TRENTON – Legislation sponsored by Senators Ronald L. Rice, Sandra Bolden Cunningham and Nellie Pou that aims to increase the diversity of program participants in a state-supported workforce development training program – through the involvement of the African American and Hispanic chamber of commerce, as well as other organizations, in promoting the program – was signed into law today by the governor.
“We know that minority communities are disproportionately affected by high unemployment. By ensuring the consortium is actively working with the African American and Hispanic chambers of commerce, as well as other organizations representing the diversity of the state, we will better ensure that sufficient workforce training is available for those who are most affected,” said Senator Rice (D-Essex). “Increased training could provide greater access to work for residents and to higher paying jobs.”
“The consortium works with a number of business groups in its effort to promote and deliver workforce training in the state,” said Senator Cunningham (D-Hudson). “Engaging a diverse group of organizations in this effort will mean a more proactive approach to making sure that minority groups, which have higher rates of unemployment, have access to these important programs.”
“These programs benefit both workers and employers, improving employee skills while helping to meet the needs of businesses in New Jersey,” said Senator Pou (D-Passaic). “In order to maximize the benefits, we have to make sure we are reaching residents across the state and from diverse backgrounds for participation. Including various groups in the process will better ensure that happens.”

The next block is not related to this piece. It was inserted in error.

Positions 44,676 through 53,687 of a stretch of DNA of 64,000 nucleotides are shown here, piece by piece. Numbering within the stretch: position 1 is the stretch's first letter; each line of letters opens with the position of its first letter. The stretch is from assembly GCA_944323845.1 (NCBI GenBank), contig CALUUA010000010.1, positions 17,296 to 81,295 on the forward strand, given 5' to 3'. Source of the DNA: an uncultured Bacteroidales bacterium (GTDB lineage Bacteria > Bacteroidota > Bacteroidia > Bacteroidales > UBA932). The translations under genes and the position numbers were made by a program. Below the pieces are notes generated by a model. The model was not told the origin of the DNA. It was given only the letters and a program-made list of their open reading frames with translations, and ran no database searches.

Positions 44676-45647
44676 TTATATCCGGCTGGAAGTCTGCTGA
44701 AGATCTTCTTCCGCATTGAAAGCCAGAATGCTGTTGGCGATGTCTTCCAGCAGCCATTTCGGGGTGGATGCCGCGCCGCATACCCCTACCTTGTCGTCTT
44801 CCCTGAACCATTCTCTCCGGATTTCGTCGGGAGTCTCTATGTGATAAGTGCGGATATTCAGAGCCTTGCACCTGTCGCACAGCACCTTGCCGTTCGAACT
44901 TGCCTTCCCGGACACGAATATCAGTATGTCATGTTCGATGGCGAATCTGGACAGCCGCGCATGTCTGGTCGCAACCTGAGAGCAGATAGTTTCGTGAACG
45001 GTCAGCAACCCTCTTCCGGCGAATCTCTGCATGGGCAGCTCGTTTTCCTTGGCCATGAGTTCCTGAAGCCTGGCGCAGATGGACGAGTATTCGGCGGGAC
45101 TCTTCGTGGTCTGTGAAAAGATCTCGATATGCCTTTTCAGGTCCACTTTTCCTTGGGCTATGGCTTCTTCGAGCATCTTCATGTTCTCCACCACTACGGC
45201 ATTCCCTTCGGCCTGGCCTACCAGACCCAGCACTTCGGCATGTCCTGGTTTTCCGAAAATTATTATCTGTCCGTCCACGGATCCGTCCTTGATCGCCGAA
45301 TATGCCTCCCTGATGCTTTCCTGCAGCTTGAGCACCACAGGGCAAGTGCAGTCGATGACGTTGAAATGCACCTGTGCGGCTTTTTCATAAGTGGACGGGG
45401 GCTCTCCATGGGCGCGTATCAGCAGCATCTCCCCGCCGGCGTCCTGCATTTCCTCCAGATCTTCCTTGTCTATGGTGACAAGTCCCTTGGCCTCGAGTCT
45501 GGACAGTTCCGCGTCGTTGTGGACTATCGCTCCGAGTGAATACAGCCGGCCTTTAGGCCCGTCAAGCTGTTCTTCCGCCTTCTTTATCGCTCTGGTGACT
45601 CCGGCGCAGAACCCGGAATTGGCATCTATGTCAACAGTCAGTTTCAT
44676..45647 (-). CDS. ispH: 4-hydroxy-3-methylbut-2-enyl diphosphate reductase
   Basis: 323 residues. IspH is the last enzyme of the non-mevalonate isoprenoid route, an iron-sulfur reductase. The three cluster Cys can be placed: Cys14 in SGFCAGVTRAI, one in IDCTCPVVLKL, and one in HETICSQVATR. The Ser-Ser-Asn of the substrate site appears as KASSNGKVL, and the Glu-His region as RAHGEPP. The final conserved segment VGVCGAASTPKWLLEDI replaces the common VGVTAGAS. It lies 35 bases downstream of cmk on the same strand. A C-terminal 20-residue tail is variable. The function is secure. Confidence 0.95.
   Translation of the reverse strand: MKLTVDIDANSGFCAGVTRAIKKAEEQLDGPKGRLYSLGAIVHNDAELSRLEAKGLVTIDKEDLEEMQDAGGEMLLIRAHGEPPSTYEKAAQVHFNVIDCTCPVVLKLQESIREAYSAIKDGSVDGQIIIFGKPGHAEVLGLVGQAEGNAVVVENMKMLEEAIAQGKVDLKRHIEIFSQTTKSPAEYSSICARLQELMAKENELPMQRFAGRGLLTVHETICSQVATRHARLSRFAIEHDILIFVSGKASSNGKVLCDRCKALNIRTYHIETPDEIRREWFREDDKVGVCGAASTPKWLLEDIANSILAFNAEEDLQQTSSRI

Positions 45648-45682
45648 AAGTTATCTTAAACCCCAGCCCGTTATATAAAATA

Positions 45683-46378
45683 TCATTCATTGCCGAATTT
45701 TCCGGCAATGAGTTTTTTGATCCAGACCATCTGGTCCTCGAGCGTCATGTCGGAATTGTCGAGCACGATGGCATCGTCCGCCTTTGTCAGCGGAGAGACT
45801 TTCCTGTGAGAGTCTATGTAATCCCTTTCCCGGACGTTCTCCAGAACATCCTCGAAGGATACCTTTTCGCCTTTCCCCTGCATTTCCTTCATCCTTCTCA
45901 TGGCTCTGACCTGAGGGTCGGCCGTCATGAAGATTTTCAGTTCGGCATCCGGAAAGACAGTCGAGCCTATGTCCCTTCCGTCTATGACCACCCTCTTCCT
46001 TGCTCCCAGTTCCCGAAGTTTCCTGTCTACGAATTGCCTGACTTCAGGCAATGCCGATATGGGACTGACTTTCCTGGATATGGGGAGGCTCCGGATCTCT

The law (S-1761) directs the New Jersey Community College Consortium for Workforce and Economic Development to include the African American Chamber of Commerce of New Jersey and the Statewide Hispanic Chamber of Commerce of New Jersey among the business organizations with which it collaborates in its efforts to facilitate the delivery by county colleges of basic skills training to New Jersey workplaces. It would also direct the consortium to seek out and work with additional state, regional, and county organizations that are dedicated to the economic empowerment of segments of society by race, ethnicity, gender, age, religion, disability, or sexual orientation.
The New Jersey Community College Consortium for Workforce and Economic Development (NJCCCWED) works with employers and potential employees to either increase needed skills for business or assist veterans, unemployed, and underemployed people get training to find good jobs and careers with New Jersey companies. The workforce trainings they provide include Advance Manufacturing Training Initiative, Basic Skills Workforce Training, Training-on-Demand, and Ready to Work New Jersey.
Current New Jersey law directs the consortium to work with the business community, including chambers of commerce, the New Jersey Business and Industry Association, and any other business associations to promote the program in order to facilitate training.
The Senate approved the bill by a vote of 37-0. The Assembly approved it 67-1. The law takes effect immediately.